The findings support the "collapsar" model, in which the core of a star 15 times more massive than the sun collapses into a black hole. The black hole's spin, or magnetic fields, may be acting like a slingshot, flinging material into the surrounding debris.
The prompt observation—and by far the most detailed to date—was made possible by several ground- and space-based observatories operating in tandem. The blast was initially detected by NASA's High-Energy Transient Explorer (HETE) satellite, and follow-up observations were quickly undertaken using ground-based robotic telescopes and fast-thinking researchers around the globe. The results are reported in the March 20 issue of the journal Nature.
"If a gamma-ray burst is the birth cry of a black hole, then the HETE satellite has just allowed us into the delivery room," said Derek Fox, a postdoctoral researcher at the California Institute of Technology and lead author of the Nature paper. Fox discovered the afterglow, or glowing embers of the burst, using the Oschin 48-inch telescope located at Caltech's Palomar Observatory.
Gamma-ray bursts shine hundreds of times brighter than a supernova, or as bright as a million trillion suns. The mysterious bursts are common, yet random and fleeting. The gamma-ray portion of a burst typically lasts from a few milliseconds to a couple of minutes. An afterglow, caused by shock waves from the explosion sweeping up matter and ramming it into the region around the burst, can linger for much longer, releasing energy in X rays, visible light, and radio waves. It is from the studies of such afterglows that astronomers can hope to learn more about the origins and nature of these extreme cosmic explosions.
This gamma-ray burst, called GRB021004, appeared on October 4, 2002, at 8:06 a.m. EDT. Seconds after HETE detected the burst, an e-mail providing accurate coordinates was sent to observatories around the world, including Caltech's Palomar Observatory. Fox pinpointed the afterglow shortly afterward from images captured by the Oschin Telescope within minutes of the burst, and notified the astronomical community through a rapid e-mail system operated by NASA for the follow-up studies of gamma-ray bursts. Then the race was on, as scientists in California, across the Pacific, Australia, Asia, and Europe employed more than 50 telescopes to zoom in on the afterglow before the approaching sunrise.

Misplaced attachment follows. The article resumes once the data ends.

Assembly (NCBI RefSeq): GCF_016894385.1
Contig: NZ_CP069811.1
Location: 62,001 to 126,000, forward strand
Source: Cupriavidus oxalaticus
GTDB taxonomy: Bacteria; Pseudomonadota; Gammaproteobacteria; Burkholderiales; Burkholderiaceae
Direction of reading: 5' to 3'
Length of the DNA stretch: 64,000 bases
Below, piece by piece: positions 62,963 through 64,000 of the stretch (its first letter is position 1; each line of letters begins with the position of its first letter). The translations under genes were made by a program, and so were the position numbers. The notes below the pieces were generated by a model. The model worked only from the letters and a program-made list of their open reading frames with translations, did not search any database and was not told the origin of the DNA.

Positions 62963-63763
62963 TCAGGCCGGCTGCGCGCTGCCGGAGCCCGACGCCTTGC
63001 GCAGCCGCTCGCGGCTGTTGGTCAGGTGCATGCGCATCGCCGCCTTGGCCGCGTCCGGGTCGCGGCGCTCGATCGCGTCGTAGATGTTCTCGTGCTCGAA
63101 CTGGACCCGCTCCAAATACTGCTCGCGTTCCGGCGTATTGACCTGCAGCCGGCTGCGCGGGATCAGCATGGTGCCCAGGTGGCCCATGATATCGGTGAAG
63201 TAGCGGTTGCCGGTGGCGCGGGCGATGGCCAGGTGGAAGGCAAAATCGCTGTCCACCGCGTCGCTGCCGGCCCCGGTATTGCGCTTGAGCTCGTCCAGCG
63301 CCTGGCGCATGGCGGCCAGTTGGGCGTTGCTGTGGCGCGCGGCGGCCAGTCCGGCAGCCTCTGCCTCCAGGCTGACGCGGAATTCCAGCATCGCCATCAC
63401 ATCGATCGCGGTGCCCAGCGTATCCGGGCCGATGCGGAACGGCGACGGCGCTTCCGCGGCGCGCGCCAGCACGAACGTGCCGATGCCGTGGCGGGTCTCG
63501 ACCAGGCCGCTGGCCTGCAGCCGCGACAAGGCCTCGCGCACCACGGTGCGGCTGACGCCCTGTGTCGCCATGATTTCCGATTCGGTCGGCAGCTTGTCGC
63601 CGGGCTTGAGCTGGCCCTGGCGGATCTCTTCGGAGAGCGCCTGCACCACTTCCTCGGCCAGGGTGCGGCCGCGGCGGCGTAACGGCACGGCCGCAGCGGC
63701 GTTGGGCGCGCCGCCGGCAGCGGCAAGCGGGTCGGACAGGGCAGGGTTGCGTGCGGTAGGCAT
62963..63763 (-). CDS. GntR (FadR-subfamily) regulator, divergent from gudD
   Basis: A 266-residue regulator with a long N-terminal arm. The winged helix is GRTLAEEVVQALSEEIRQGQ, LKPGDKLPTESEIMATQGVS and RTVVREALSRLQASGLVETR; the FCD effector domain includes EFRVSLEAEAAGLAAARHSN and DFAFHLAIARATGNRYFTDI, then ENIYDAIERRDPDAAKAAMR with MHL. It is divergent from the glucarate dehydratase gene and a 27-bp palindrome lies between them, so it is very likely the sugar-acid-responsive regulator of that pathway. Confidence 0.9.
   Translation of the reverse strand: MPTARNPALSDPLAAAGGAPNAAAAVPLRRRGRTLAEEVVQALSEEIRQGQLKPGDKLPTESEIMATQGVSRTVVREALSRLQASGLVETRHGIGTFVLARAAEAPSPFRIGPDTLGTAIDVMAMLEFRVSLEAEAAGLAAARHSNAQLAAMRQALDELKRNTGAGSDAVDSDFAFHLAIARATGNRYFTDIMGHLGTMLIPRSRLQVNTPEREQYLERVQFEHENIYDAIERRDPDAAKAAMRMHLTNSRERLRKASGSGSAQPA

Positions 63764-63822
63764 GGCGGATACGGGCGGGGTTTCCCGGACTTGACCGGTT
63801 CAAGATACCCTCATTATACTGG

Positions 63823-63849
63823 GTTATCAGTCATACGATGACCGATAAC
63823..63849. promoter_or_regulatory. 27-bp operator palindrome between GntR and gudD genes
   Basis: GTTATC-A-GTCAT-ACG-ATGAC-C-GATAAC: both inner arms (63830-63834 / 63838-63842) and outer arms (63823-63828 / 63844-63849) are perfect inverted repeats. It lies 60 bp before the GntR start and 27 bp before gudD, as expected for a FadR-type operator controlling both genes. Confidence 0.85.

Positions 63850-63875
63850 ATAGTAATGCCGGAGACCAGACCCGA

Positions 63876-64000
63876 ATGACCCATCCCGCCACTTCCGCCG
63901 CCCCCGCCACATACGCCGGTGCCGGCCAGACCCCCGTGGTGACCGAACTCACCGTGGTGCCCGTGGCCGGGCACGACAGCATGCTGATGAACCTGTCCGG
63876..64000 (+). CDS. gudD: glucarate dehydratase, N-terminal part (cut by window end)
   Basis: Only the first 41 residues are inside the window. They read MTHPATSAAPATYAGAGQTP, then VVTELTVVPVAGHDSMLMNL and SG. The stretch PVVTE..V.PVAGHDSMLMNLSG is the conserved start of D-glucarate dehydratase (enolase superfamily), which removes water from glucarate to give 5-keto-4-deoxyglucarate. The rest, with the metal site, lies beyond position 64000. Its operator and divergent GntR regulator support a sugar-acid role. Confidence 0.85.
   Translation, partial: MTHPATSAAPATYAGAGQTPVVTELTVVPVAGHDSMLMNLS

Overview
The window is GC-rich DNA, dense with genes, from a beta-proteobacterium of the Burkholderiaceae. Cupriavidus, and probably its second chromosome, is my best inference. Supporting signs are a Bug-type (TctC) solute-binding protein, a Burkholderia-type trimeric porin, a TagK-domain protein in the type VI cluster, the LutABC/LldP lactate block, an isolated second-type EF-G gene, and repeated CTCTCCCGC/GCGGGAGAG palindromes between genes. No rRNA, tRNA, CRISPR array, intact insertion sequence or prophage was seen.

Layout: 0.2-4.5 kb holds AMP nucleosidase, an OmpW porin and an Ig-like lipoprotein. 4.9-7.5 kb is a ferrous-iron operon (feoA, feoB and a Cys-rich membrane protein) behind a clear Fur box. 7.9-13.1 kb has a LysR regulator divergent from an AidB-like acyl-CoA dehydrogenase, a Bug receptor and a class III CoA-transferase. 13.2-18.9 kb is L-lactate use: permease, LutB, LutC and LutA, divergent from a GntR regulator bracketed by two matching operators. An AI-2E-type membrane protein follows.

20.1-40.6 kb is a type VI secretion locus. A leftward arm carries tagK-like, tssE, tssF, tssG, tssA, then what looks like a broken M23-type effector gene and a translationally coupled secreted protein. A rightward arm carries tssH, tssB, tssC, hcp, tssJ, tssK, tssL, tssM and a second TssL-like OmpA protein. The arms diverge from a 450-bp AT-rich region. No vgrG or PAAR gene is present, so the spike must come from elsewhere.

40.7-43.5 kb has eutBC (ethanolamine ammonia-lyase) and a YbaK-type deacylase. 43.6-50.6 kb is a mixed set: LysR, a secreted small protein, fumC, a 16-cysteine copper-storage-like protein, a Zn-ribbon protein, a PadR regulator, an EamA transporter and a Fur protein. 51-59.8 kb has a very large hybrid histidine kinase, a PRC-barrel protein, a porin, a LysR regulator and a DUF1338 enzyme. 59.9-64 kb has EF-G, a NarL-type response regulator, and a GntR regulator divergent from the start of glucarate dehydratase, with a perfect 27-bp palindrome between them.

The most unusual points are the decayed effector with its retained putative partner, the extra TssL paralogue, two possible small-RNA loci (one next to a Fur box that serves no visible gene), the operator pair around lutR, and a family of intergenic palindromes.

At about the same time, the afterglow was detected by the Automated Response Telescope (ART) in Japan, a 20-centimeter instrument located in Wako, a Tokyo suburb, and operated by the Japanese research institute RIKEN. The ART started observing the region a mere 193 seconds after the burst, but it took a few days for these essential observations to be properly analyzed and distributed to the astronomical community.
Analysis of these rapid observations produced a surprise: fluctuations in brightness, which scientists interpreted as the evidence for a continued injection of energy into the afterglow, well after the burst occurred. According to Shri Kulkarni, who is the McArthur Professor of Astronomy and Planetary Science at Caltech, the newly observed energizing of the burst afterglow indicates that the power must have been provided by whatever object produced the gamma-ray burst itself.
"This ongoing energy shows that the explosion is not a simple, one-time event, but that the central source lives for a longer time," said Kulkarni, a co-author of the Nature paper. "This is bringing us closer to a full understanding of these remarkable cosmic flashes."
Added Fox, "In the past we used to be impressed by the energy release in gamma-rays alone. These explosions appear to be more energetic than meets the eye."
Later radio observations undertaken at the Very Large Array in New Mexico and other radio telescopes, including Caltech's Owens Valley Radio Observatory and the IRAM millimeter telescope in France, lend further support to the idea that the explosions continued increasing in energy. "Whatever monster created this burst just refused to die quietly," said D. A. Frail, co-author and a staff astronomer at the Very Large Array.
Fox and his colleagues relied on data from the RIKEN telescope, in Japan, and from the Palomar Oschin Telescope and its Near Earth Asteroid Tracking (NEAT) camera, an instrument that has been roboticized and is currently managed by a team of astronomers at JPL led by Steven Pravdo. The collaboration of the Caltech astronomers and the NEAT team has proven extremely fruitful for the global astronomical community, helping to identify fully 25 percent of the afterglows discovered worldwide since Fox retrofitted the telescope software for this new task in the autumn of 2001.
HETE is the first satellite to provide and distribute accurate burst locations within seconds. The principal investigator for the HETE satellite is George Ricker of the Massachussetts Institute of Technology. HETE was built as a "mission of opportunity" under the NASA Explorer Program, a collaboration among U.S. universities, Los Alamos National Laboratory, and scientists and organizations in Brazil, France, India, Italy, and Japan.
Contact: Robert Tindol (626) 395-3631